Top 4 Children’s Museums That Are Fun for Everyone!
Top 5 Children’s Museums
Spring time is here and that is a good time to start planning some activities for you and your children. This year, instead of doing the same old routine – like going to the beach or pool, try something new. Thanks to earlychildhoodeducationzone.com we were able to look into 25 different children’s museums that are not only fun and education, but are also accessible for everyone in the family. We then picked out the top five museums that are best for children with different abilities, whether that be wheelchair bound or a visual impairment, these museums have just the accommodations you need.
#4 Edventure Childrens Museum- Columbia, south Carolina
Edventure Children’s Museum takes 5th place on our list. This museum offers more than just your typical museum. EDVenture is designed to influence developing minds with educational and creative programs such as Fire and Life Safety, Big Ed Health, The Cooking Lab, and even Camp. Within the museum there are different exhibits; some include Body Detectives, where you get to uncover the inner workings of the body, a Wag and Whiskers exhibit where you get a feel of what its like ___ to be a veterinarian and much more. Their website is very easy to navigate through and their section on accessibility and inclusion is very thorough. They have accommodations ranging from wheelchair accessibility, elevators for all three floors and even food and allergen assistance. Admission for children and adults is $11.95, which is not bad considering all you get to do here.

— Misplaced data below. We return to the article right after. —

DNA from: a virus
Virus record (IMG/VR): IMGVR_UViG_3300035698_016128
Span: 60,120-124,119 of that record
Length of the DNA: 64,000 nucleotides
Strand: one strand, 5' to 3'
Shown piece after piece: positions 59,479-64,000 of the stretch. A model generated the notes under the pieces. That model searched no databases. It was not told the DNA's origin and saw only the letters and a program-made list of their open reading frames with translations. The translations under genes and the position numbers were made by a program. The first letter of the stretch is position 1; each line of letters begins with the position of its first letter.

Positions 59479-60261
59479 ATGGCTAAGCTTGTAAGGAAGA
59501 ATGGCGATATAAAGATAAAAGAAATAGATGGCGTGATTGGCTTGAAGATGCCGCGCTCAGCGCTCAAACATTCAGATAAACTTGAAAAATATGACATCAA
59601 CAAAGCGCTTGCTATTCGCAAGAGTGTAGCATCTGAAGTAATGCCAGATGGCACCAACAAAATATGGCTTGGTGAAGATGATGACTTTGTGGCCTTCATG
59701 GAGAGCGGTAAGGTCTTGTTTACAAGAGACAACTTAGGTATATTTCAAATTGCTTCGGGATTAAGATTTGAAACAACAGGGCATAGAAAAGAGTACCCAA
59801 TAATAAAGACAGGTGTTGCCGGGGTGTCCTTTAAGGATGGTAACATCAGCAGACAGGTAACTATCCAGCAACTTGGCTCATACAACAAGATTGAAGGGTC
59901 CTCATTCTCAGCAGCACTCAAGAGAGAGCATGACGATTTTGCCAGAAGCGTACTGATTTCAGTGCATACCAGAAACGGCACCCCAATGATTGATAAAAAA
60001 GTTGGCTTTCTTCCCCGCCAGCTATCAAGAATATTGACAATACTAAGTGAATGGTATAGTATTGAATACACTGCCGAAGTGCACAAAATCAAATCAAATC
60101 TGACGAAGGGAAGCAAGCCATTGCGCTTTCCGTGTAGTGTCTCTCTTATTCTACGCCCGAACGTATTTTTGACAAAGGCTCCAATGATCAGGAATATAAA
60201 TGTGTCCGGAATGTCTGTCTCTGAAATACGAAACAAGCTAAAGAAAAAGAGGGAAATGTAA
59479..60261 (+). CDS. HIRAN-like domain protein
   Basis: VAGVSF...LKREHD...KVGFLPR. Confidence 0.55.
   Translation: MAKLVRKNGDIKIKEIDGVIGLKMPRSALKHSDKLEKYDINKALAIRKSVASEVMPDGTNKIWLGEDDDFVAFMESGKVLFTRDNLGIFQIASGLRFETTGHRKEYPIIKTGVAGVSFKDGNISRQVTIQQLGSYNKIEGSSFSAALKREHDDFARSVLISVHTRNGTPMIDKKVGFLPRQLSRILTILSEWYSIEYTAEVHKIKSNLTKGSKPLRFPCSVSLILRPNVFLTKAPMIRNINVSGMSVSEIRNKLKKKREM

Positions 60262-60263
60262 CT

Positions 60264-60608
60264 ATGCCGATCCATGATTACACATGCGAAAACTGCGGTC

#3 Madison Children’s Museum – Madison, Wisconsin
Madison Children’s Museum is next on our list coming in at number 4 on our places to explore. This museum caught our eye and we’re sure it will catch yours too. The exhibits vary from an indoor art studio, a Funkyard, a Log Cabin and much more. This museum brings to life imagination through exploration, especially in their non-traditional style displays. The Funkyard is an upcycled outdoor exhibit where kids can try out an oversized scooter obstacle course, make music, play dress up, and enjoy stage performances. The Log Cabin, going a bit further back in time, teaches kids what it’s like to live in “old” Wisconsin. Kids can cook on the open hearth, write with quill pens, play games, churn butter, harvest vegetables, try a two-man saw, and more. On their website you will find information on the museum’s accessibility which is also rather impressive. Service animals are welcome and the staff working the museum floors receive assistance training and available upon request at the front desk are adult- and child-sized wheelchairs and crutches. General admission for adults and children is $9 and they are open Tuesday- Sunday from 9:30 AM- 5:00 PM.
#2 Boston’s Children’s Museum – Boston Massachusetts